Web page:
Monday, August 29, 2011

Do You Hear What I Hear?

There is an article in a recent Writer's Digest that I wanted to share.  It's not often that I see a concise, clear explanation of voice but I thought that the writer of this particular piece did it quite well.  The writer, Brian Klems, said that "Your voice is how you write, the way you handle language, your style—if you have one."

Voice is one of the most ambiguous writing terms.  It gets bounced around in lots of different ways and, I must admit, I struggled with understanding its meaning early on.  Someone would say to me, "I like your voice!" and I would only scratch my head.  My voice?  But, these are my words!! Voice = words? Sacré bleu! I didn't get the connection. 

I read two very different books this weekend and thought a lot about voice and its importance.  The first, a young adult novel, had a pitch-perfect voice.  The prose was written in a way that you believed it came from a teenager's mind and therefore it was easy to get lost inside the story.  In the second, another young adult novel, the plot was intriguing but the voice was way too jaded, even too old, so while the story was interesting, it rang a little untrue and it was difficult for me to connect with the story. 

When I come across something that explains voice well, I feel compelled to share. To read the complete Writers Digest article, click here.

19 comments:

Crystal Cheverie said...

Thank you SO much for posting this - believe me, you are NOT alone with your struggle to understand voice. I, too, didn't really get it for the longest time. I like to think I'm beginning to get the hang of it now. I guess time will tell! :-)

Alex J. Cavanaugh said...

Even after two books, I still don't have a clue about voice.

Angelina Rain said...

Thanks for sharing. I think most of us have a problem with understanding voice. When I used to write short stories and post them online when I was a teen, I had a few people comment on my 'voice'. My response was always "this person must be crazy because they didn't hear me speak" lol.

Claire Lachance said...

Voice is pretty tough to understand. Thanks for sharing that link!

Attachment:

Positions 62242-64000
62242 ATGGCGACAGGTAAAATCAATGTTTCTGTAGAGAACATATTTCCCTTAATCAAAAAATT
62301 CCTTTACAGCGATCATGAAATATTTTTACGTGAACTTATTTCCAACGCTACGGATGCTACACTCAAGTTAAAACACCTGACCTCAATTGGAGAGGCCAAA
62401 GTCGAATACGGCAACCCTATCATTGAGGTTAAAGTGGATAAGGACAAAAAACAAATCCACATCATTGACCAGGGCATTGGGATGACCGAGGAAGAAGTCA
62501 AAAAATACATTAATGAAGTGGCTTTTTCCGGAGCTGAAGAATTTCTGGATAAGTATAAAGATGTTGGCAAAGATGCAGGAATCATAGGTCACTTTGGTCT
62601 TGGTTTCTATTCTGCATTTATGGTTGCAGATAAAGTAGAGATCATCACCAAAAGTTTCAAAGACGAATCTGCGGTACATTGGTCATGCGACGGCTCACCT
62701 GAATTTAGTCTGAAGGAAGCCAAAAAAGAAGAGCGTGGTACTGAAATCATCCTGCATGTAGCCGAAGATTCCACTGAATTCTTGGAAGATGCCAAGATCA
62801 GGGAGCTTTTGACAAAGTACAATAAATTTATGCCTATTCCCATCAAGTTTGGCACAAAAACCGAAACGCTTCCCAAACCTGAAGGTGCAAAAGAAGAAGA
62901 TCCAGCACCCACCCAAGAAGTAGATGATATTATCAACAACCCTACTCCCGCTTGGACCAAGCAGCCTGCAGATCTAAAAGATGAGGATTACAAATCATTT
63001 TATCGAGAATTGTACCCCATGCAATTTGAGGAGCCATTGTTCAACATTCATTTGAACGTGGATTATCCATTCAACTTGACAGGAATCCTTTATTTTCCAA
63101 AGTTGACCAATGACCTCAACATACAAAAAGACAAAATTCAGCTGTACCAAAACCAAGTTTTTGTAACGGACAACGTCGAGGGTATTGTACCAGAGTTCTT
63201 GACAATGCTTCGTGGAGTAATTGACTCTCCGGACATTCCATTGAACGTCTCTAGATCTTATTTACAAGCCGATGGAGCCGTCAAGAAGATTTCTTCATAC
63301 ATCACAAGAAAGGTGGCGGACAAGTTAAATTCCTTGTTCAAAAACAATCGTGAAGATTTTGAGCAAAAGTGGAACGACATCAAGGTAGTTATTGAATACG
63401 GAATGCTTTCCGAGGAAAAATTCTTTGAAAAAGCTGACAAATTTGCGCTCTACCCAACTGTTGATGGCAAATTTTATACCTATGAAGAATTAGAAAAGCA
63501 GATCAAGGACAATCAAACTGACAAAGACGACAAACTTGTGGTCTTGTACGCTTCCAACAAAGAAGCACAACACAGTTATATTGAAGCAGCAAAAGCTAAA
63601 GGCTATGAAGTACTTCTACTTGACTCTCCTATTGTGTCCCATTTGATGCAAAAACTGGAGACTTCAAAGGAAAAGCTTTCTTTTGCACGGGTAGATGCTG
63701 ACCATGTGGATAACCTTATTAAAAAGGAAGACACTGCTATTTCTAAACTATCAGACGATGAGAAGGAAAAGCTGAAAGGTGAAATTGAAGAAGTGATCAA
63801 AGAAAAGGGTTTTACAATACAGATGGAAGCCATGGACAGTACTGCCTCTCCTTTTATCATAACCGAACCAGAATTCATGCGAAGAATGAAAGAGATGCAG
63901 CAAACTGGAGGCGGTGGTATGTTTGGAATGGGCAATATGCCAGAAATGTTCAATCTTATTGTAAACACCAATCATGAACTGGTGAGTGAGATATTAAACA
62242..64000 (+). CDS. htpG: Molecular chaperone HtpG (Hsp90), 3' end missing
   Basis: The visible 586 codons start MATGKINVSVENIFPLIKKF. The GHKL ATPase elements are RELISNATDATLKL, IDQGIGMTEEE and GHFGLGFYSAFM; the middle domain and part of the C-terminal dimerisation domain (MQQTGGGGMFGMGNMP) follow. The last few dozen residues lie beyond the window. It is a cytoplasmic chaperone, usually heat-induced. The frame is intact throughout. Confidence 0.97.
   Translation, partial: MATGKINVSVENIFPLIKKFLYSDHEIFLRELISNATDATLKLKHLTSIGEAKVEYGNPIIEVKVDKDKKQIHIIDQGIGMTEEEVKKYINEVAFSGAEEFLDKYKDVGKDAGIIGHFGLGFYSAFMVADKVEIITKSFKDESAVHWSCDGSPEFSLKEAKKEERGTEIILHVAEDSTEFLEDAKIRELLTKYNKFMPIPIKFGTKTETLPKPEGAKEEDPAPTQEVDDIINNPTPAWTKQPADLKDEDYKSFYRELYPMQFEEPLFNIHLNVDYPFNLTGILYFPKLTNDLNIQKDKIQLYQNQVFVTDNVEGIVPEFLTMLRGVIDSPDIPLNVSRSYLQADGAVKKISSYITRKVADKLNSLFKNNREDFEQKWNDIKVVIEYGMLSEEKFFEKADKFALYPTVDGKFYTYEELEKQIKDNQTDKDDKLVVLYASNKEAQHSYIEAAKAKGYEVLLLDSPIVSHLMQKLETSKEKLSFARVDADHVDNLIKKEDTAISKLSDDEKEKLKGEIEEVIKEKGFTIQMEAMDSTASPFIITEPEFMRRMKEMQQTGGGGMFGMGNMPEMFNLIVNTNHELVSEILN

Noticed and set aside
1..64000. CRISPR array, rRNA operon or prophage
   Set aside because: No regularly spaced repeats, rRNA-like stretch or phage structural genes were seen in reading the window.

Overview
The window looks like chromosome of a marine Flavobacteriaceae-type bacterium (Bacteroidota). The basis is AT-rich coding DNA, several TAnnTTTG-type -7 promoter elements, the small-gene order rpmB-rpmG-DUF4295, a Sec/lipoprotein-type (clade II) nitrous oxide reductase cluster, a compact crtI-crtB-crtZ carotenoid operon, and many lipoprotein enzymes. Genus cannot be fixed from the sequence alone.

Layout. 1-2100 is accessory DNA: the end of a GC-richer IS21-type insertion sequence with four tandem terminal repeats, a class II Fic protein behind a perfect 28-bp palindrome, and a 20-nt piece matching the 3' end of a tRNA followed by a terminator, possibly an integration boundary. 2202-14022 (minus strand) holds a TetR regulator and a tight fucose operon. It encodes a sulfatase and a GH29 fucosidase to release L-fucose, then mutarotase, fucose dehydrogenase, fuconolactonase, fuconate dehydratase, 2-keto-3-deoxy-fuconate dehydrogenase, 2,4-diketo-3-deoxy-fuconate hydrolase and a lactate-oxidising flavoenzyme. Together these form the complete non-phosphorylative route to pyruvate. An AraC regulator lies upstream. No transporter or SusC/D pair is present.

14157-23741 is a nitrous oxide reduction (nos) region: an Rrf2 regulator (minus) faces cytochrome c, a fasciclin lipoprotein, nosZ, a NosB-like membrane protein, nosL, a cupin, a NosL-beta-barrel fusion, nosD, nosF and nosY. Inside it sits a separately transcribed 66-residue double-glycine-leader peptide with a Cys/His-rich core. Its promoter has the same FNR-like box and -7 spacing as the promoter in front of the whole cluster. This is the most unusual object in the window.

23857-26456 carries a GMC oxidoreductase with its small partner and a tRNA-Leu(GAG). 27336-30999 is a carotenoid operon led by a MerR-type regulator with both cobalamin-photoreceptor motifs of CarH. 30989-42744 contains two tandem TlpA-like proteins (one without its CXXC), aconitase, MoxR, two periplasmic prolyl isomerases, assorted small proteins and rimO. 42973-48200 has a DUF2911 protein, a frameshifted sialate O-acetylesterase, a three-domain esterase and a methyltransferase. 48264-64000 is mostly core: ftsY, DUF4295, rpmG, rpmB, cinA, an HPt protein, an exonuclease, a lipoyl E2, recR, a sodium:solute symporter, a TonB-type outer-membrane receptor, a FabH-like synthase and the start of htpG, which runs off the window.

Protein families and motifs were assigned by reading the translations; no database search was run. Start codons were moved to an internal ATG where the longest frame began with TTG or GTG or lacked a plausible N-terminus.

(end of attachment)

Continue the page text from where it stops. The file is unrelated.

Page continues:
Karen Walker said...

This confused me as well, Liz, when I first began writing and reading books on writing. Anything that helps us understand what works in writing is worthwhile. thanks for sharing.
Karen

Madeleine said...

Oh I agree with you. Voice is the hardest to define. I blogged about it in the A-Z challenge with the same conclusions.

Talli Roland said...

Thanks loads of that clear definition. It's so hard to get the voice just right for the story.

Sarah Pearson said...

Voice is one of the hardest things to understand, even when you're doing it 'right' you don't always know how you're doing it!

Heather said...

Thanks for the article! "Voice" is a strange thing...I continue to struggle with it, so I truly appreciate any and all help! :)

raelynbarclay said...

On one level I understand voice but mastering it is another story all together. That's a great article. Thank you for sharing it.

Michael Offutt said...

Oh well that makes sense. When an agent tells you they don't connect with the voice...what they're really saying is "Your writing sucks in my opinion."

J.L. Campbell said...

I'm lucky that I came across 'voice' long after I knew what I was doing, so it wasn't such a hardship understanding what it meant.

Amy Jarecki said...

Hi Liz - Great post! I also look at voice as a writer's fingerprint. Other's may try to copy it, but they just can't!

LD Masterson said...

I understand voice in theory but practical application is another matter entirely.

Trisha said...

One of the most awesome books for good 'voice' I read recently was L.K. Madigan's "Flash Burnout" - sounded so like an American teenaged boy that I was totally captivated. Adored it.

Jo Schaffer said...

The magic ingredient! (= Learning to relax and use a "natural" voice can be quite a challenge.

Cold As Heaven said...

That's a good definition of voice.

The Scream is a cool picture, one of the the best my Munch. It was stolen from the museum some years ago, but fortunately it has been found and brought back

Cold As Heaven

Kathleen said...

Great link. I think most writers have a hard time understanding voice=)

Liz Fichera said...

I'm glad many of you enjoyed the Writer's Digest article. Somehow (don't ask me how) I wound up on their email list. I get their newsletters, I believe twice each month. They're usually packed with helpful info so I've never unsubscribed from their link.